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15 December, 2012

A Comment RE: "A Response to the Article: ' Why You Should Probably Stop Eating Wheat' "

Earlier today, a user who wished to remain anonymous commented on my article "A Response to the Article: 'Why You Should Probably Stop Eating Wheat'" to address something I said regarding overpopulation.

Anonymous said: "That many people in the world are starving has very little to do with the world's population. The fact is that there has been starvation throughout all of history, at times when the population has been much smaller. I've been to places where people starve, and it has nothing to do with the land available for crops."


My Response: I disagree with the above comment by the Anonymous user, though I'll admit that it isn't always quite so "black-and-white" an issue.  Poverty can cause starvation.  Also, in war-torn regions -- especially in places like sub-Saharan Africa -- it is common for local warlords and corrupt governments to seize bulk food supplies and use most of them for their soldiers; what small fraction makes it to the people-at-large is often used as a terror tactic to keep them in line, hence people starve.  None of that changes the fact, however, that if they were living anywhere other than a desert (i.e. low carrying capacity land), then they wouldn't be at the mercy of foreign food aid shipments that are ripe for hijacking and seizure by corrupt governments.

Desert land has a low carrying capacity; only relatively small populations are able to survive there self-sufficiently.  It isn't that difficult to figure-out.  You cannot eat what the land can't grow -- it's that simple.  Overpopulation is the cause for large human populations living in places that aren't able to support them.  This also is not difficult to figure-out.  If green things won't grow in your yard that you can eat, then that means large numbers of people aren't supposed to be living there.  Period.

World population has been increasing steadily for a long time, most of that growth occurring over the last century as a result of advancements in medical science and the availability of cheap, plentiful oil (which caused vast increases in agricultural productivity).  GMO wheat played a big role as well.  It is a biological fact that more food = better health = more reproduction and more children surviving to adulthood to reproduce as well = more population = need for even greater supplies of food... and so on, and so on in an inifnitely-increasing positive feedback loop.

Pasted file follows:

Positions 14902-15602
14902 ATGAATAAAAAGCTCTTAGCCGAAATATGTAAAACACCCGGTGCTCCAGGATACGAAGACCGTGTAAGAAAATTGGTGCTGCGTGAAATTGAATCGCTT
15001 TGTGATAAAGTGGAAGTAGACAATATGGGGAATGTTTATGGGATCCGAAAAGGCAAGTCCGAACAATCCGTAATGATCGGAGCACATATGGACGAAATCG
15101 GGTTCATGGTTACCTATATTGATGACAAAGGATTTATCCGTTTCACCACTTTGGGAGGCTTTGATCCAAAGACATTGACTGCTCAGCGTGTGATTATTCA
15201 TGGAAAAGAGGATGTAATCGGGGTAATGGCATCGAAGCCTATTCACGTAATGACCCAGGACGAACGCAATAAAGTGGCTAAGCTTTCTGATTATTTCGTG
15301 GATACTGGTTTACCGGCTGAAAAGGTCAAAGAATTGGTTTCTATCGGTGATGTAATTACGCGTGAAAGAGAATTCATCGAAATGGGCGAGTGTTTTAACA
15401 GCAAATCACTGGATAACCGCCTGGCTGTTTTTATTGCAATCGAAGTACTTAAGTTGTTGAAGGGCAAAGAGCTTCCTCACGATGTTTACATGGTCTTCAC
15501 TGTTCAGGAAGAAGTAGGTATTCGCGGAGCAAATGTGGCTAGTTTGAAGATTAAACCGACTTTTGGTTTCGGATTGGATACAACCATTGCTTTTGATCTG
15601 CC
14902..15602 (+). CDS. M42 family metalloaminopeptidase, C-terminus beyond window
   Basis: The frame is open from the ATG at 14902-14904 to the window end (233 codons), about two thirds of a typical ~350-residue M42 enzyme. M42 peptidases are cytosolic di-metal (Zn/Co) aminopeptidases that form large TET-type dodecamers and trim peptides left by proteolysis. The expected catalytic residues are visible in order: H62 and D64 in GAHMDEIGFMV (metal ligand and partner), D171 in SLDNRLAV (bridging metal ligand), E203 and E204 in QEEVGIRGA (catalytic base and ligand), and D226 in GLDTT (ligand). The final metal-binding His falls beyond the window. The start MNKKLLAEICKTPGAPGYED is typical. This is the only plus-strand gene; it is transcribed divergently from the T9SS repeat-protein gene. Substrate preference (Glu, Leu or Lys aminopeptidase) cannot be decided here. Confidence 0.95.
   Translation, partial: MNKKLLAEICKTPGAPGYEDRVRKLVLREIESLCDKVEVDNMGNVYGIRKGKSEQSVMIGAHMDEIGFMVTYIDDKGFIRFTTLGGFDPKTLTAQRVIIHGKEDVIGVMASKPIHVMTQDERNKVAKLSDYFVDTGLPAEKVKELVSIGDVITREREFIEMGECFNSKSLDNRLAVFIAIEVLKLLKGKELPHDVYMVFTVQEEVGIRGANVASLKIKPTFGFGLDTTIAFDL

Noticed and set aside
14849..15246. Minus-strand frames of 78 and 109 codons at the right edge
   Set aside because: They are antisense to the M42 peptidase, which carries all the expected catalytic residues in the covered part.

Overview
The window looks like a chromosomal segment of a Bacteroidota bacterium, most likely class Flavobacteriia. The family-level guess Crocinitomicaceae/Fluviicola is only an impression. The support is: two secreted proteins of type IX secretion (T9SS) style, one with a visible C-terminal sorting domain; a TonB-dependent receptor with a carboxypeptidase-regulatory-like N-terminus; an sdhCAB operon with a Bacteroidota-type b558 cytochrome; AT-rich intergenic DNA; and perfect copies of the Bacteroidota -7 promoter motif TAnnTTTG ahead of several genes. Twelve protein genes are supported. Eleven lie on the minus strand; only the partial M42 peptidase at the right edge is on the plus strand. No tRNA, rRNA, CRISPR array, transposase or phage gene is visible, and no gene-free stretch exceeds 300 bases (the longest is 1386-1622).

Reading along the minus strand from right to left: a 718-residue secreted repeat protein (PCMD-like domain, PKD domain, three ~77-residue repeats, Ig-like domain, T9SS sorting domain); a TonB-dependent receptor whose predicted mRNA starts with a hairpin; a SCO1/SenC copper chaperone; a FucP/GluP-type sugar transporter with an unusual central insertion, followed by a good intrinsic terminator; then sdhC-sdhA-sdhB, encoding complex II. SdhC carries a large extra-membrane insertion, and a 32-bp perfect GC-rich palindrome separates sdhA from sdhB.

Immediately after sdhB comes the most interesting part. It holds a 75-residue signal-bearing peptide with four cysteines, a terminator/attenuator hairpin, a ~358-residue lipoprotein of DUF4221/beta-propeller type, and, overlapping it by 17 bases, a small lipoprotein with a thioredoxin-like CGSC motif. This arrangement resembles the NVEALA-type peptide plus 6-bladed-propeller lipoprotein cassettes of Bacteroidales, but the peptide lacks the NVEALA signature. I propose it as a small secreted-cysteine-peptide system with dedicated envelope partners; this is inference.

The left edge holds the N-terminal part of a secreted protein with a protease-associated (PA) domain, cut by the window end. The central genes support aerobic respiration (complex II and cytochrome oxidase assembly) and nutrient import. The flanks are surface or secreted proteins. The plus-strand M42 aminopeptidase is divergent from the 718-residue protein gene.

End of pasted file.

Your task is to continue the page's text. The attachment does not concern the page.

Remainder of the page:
The United Nations has expressed great concern about continuing population growth in places like sub-Saharan Africa.  I don't agree with the U.N.'s collectivist, anti-national sovereignty, One World Government schemes and I consider them to be largely corrupt, but my independent research has proven to me that -- on this issue, at least -- they are correct.  We know, through independent research conducted by scientists at MIT, for instance, that the most prevalent reason for rioting and civil unrest is not nearly as complicated as expected: it's food scarcity, whether caused by high prices or outright shortages.  There have been recent examples of this occurring, and its prevalence as a large-scale problem may be closer than we think.  I still believe (and always will) that the next great wars will be fought over dwindling natural resources, food among them

Also, read "Food Scarcity: The Timebomb Setting Nation Against Nation."

As of December 2012, world-wide human population estimates sit at just over 7 billion people, whereas most educated estimates of the planet's carrying capacity are between 4 billion and and a bit over double the numbers we currently have.  The latter estimates, however, paint a rather rosy picture that is unsustainable in the long-term.  We'll deplete all of our freshwater aquifers and ruin our arable land, turning the whole planet into a desert after a century or two with those high numbers.

The population is now projected to top 10 billion before the end of this century.  This will increasingly put pressure on food supplies, as well as resources such as freshwater and fossil fuels that we're already using-up faster than they can be naturally replenished.



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